A healthcare application of IoT technologies, the concept of Internet of Medical Things (IoMT) envisions a network of connected devices that sense vital data in real time.
The Internet of Medical Things (IoMT) enables machine to machine interaction and real-time intervention solutions that have the potential to radically transform healthcare as we know it, improving delivery, affordability, and reliability in the near future.
IoMT will promote personalized care and higher standards of care and living through individual data-driven treatment regimens as well as optimized devices tailored to individual physiological requirements. IoMT devices have been conceptualized in various forms of smart wearable devices, home-use medical devices, point-of-care kits, and mobile healthcare applications, and are able to communicate with medical experts in remote locations. Apart from their utility in managing regular health statuses, they have also been used for disease prevention, fitness promotion, and remote intervention in emergency situations.
Although automation in healthcare monitoring would increase operational efficiency, it may pose serious risks during implementation, such as data theft, insecure data transfers, and irregular network connections. These challenges, combined with regulatory hurdles, are expected to drive growth in IoT-based networking and data solutions. Considering the benefits and associated challenges, IoMT seems a promising solution to improve healthcare monitoring and treatment outcomes.
While IoT-based medical technology applications are still in a nascent stage, recent research in sensor, networks, cloud, mobility, and the big data domain is witnessing significant activity towards developing maximum IP coverage by companies.
Although the development of telemetric devices was first commenced in 1970 with a patent filed by both Warner–Lambert and Pacemakers Diagnostics clinic of America to disclose the telemetry, actual patent filing activities grew robustly after 1989, with the integration of biosensors into existing systems in order to capture dynamic physiological data and transmit it through wireless networks. The Internet-based medical device and remote healthcare assistance segments first flourished in the US due to the country’s major market share in conventional medical devices. Remote location-enabled technologies were rapidly adapted in the market due to their widespread clinical acceptance and healthcare policies. Due to this, major corporations opted to protect their inventions in North America, followed by Europe.
Philips, GE Healthcare, and Medtronic are the leading players in IoMT technology. Philips primarily offers cardiac monitoring, remote patient communication devices, and sensor-related products, whereas GE and Medtronic focus on cloud-based technologies in existing monitoring devices, implants, and cardiac pacemakers.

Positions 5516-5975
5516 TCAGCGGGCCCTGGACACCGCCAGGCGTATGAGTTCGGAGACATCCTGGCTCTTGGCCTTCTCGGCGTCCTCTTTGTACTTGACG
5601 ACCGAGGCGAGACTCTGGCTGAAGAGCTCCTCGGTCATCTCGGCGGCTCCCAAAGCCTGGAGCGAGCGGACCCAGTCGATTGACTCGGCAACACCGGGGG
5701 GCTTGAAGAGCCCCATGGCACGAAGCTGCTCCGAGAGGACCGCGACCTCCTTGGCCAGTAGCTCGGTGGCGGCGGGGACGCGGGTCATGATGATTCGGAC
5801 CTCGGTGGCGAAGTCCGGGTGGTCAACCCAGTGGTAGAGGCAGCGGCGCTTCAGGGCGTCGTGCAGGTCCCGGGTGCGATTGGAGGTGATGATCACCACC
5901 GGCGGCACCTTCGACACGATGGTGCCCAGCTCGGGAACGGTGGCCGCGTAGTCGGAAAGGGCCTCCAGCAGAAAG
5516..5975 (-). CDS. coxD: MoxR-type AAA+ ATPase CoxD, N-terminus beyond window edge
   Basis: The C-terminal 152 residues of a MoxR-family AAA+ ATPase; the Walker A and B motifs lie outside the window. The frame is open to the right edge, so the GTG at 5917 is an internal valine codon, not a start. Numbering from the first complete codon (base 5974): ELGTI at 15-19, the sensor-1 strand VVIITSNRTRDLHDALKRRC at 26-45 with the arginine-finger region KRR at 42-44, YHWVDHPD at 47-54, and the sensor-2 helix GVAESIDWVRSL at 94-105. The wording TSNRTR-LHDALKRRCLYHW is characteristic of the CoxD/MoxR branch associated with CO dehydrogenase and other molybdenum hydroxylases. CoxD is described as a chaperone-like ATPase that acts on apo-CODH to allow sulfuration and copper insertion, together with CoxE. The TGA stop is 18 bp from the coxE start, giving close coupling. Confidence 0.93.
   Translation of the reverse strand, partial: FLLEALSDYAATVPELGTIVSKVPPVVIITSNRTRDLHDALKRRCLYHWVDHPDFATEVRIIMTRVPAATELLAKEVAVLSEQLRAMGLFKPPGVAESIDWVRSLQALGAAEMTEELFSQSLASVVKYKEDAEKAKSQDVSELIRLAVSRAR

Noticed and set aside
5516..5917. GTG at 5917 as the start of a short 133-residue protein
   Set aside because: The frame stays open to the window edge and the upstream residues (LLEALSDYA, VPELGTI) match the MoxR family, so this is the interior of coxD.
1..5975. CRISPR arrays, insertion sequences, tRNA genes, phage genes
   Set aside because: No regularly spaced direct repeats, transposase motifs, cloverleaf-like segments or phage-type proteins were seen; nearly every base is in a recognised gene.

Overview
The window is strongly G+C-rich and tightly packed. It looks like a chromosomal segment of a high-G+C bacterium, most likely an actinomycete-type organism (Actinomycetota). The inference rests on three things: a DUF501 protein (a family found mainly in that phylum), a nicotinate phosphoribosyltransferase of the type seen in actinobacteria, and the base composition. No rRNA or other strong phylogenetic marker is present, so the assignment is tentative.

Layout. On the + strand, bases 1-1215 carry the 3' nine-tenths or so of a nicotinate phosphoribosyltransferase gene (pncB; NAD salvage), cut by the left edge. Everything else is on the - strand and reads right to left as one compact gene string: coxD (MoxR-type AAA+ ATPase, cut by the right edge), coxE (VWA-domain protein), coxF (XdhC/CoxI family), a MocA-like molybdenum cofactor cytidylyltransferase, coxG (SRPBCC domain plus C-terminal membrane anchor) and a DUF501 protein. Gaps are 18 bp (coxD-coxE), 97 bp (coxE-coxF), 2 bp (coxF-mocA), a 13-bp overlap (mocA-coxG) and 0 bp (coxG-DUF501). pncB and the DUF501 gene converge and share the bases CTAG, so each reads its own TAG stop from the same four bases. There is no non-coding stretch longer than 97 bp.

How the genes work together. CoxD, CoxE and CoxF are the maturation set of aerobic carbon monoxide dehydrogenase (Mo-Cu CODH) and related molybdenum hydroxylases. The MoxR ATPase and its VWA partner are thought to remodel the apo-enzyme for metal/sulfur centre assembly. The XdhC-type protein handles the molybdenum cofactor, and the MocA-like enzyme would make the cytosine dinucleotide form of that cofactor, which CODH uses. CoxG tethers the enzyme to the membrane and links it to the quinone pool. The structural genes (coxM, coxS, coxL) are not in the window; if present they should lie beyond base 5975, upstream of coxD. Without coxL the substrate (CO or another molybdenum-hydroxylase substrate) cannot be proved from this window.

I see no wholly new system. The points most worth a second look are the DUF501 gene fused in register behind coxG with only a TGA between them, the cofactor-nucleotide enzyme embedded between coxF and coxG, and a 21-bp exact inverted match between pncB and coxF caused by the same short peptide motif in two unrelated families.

Siemens and IBM, two other players in the value chain, extend solutions in upper layers, which enable data analytics and cloud-based services to biometric data obtained from physical devices and sensors.
For more on the technologies, current intellectual property landscape, as well as future aspects of IoMT, download Aranca’s report on the Internet of Medical Things.
About the Authors
Author Bio: Dr. Yogesh Shelke, Assistant Manager, Technology Intelligence & IP Research, Aranca
Dr. Yogesh Shelke is Assistant Manager in the Intellectual Property and Technology Research practice at Aranca and manages the Healthcare, Pharma & Medical Devices sector. Being a healthcare professional and registered Indian patent agent, he has executed and overseen a number of projects across Clinical Service Delivery, Medical devices and Healthcare IP across leading global markets. He has been associated with Aranca for over 3 years where he provides technical expertise to technology and IP insights, R&D roadmaps, feasibility studies and innovation management. Yogesh has also been associated with Franks and Government Tertiary care hospitals previously. He started his professional career with medical education and pursued his interest in medical innovations during his masters at Indian Institute of Technology, Bombay. He further completed MBA studies from SJM School of Management in Indian Institute of Technology, Bombay.
Contributor Bio : Arpit Sharma, Manager, Technology Intelligence & IP Research, Aranca
Arpit Sharma is a Manager in the Intellectual Property and Technology Research practice at Aranca and manages team working on Electronics, Healthcare, & Biomedical technologies. He has over nine years of experience in intellectual property consulting industry and academics, he has supported various fortune 500 companies for IP valuation assignments, new product development, application scouting, and innovation management.
Being an Electrical engineer and masters in Biomedical Engineering from IIT- BHU, his technological interest lies in power systems, power electronics, and medical instrumentation specifically for paediatric use. He started his career with academics and has also guided students for developing control system for infant radiant warmer and foetal heart rate monitor.